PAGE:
The Louisiana Department of Health is coming under fire after the release of a new report that details potentially $2.4 billion in fraud and negligence within the state’s Medicaid program, expanded under Obamacare by Gov. John Bel Edwards when he first took office.
The report was completed by the nonpartisan Louisiana Legislative Auditor’s Office (LAO) under Legislative Auditor Daryl Purpera.
After reviewing five years worth of documents, auditors uncovered a plethora of mismatched records irreconcilable with state spending. For example, they found 41 million paid claims, totaling $2.4 billion dating from October 2015 to December 2017, which had no valid provider identification number, meaning the LDH couldn’t determine if the billed medical services were legitimate.
Additionally, the auditors uncovered more than 194,000 claims totaling $13 million with provider types that did not match their associated specialty codes, meaning claims were paid for unidentified services. They also found $136 million in paid claims where a registry showed that a provider wasn’t enrolled with the managed care organization that made the payment, meaning a provider shouldn’t have been paid by an organization with which it was not affiliated.
Auditors also found claims totaling $587 million paid to healthcare providers who were not linked to a managed care plan, meaning the state does not know to whom or why these providers were paid.
About 33 percent of Louisianans – 1.6 million people – receive $8 billion in Medicaid coverage annually. In 2016, The Pew Charitable Trusts reported that 24.3 percent of Louisiana’s tax dollars funded Medicaid.
In 2017, the Department of Health and Human Services issued a warning that improper payments to states accounted for 12 percent of total Medicaid spending. According to conservative estimates, Steve Gardes, CPA and partner at the Lafayette-based Darnall, Sikes & Frederick firm, and Medicaid reform activist, argues that Louisiana’s share of this potential fraud in 2017 cost taxpayers at least $380 million.
Gardes also clarified the difference in cost between the national average of Medicaid payments to that of Louisiana. Nationally, Medicaid’s annual cost in 2017 to provide limited financial coverage of some healthcare services to about 20 percent of Americans was $595 billion. It is expected to exceed $1.1 trillion by 2026.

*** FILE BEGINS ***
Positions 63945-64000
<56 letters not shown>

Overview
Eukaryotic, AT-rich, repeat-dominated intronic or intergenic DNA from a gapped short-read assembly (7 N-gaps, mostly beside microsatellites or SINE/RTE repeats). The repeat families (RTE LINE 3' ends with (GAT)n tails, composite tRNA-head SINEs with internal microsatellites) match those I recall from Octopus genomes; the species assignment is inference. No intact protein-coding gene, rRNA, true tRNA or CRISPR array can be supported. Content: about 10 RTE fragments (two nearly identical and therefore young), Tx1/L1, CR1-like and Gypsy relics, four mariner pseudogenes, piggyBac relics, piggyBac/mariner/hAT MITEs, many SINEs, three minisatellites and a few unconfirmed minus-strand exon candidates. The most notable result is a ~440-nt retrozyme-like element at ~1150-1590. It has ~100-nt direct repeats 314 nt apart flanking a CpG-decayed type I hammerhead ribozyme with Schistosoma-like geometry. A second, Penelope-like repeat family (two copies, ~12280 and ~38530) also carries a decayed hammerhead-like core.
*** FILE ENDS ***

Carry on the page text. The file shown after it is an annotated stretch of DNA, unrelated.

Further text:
In Louisiana, Gardes said, the annual cost of Medicaid in 2008 was $1.7 billion. In 2018, it’s $3.3 billion. In 2026, it’s projected to cost $6.1 billion.
Following months of legislative debate over increasing taxes, and threats by Gov. Edwards to turn the elderly out of nursing homes, and the state’s head corrections official threatening to release 10,000 prisoners, fiscal conservatives are crying foul, specifically in light of the LDH audit findings.
“The state isn’t strapped for cash because you need to pay even more in taxes,” Republican U.S. Sen. John Kennedy said. “The state is strapped for cash because it can’t competently manage a program that consumes nearly half the state budget.”
Kennedy is considering a run against Edwards in next year’s governor’s race.
“Louisiana’s chief auditor, who is nonpartisan and calls it like he sees it, described the Louisiana Department of Health’s management of the Medicaid program as completely willy-nilly. It’s embarrassing,” Kennedy added. “Medicaid consumes nearly half the state budget. I don’t think it’s a matter of whether taxpayer dollars were wasted; it’s a matter of how many were wasted because of LDH’s incompetence. Someone – preferably not LDH – needs to account for every single penny and demand repayment of any that was misspent.”
Gardes has repeatedly argued that Medicaid is nearly bankrupting Louisiana’s and the federal government’s budgets. He’s met with the State Attorney General and Purpera, as well as other elected and law enforcement officials, with the hope of implementing a state Medicaid fraud system.
Earlier this year, Purpera testified before the Louisiana Senate Finance Committee amid discussions about Rep. Sherman Mack’s bill, HB 88, which criminalizes government benefits fraud. Such fraud is already illegal under state and federal statutes but Mack’s bill was introduced to make it easier for the Attorney General’s Medicaid Fraud Unit to prosecute recipients who fraudulently received Medicaid.
Purpera said that $500 million worth of Medicaid payments covered 83,000 people who are unqualified to receive Medicaid. They received Medicaid coverage because of falsified, inaccurate, or inconsistent income tax information, Purpera said, and because tax information is not shared among several agencies. Purpera also noted that only 39 percent of Louisiana Medicaid recipients filed a federal tax return, meaning that the number could be much higher than 83,000.
Last fall, the Task Force on Coordination of Medicaid Fraud Detection and Prevention Initiatives met to discuss how the LDH could improve its record keeping. The agency stated its computer systems were inferior, which is why it only referred 18 fraudulent cases – out of at least 208,000 that the LAO identified – in 2016 to sheriffs. The cost to taxpayers for Medicaid payments made for ineligible recipients, the Task Force noted, was about $1 billion.
This month, Attorney General Jeff Landry’s Medicaid Fraud Control Unit announced the arrests of those involved in the 18 cases identified in 2016. The action was the largest health care enforcement action taken to date by the joint Department of Justice and HHS Medicare Fraud Strike Force.
To date, the MFCU is the only state agency actively attempting to prosecute Medicaid fraud. The LDH website has a link where the public can report fraud.
This article was first published on Watchdog.org.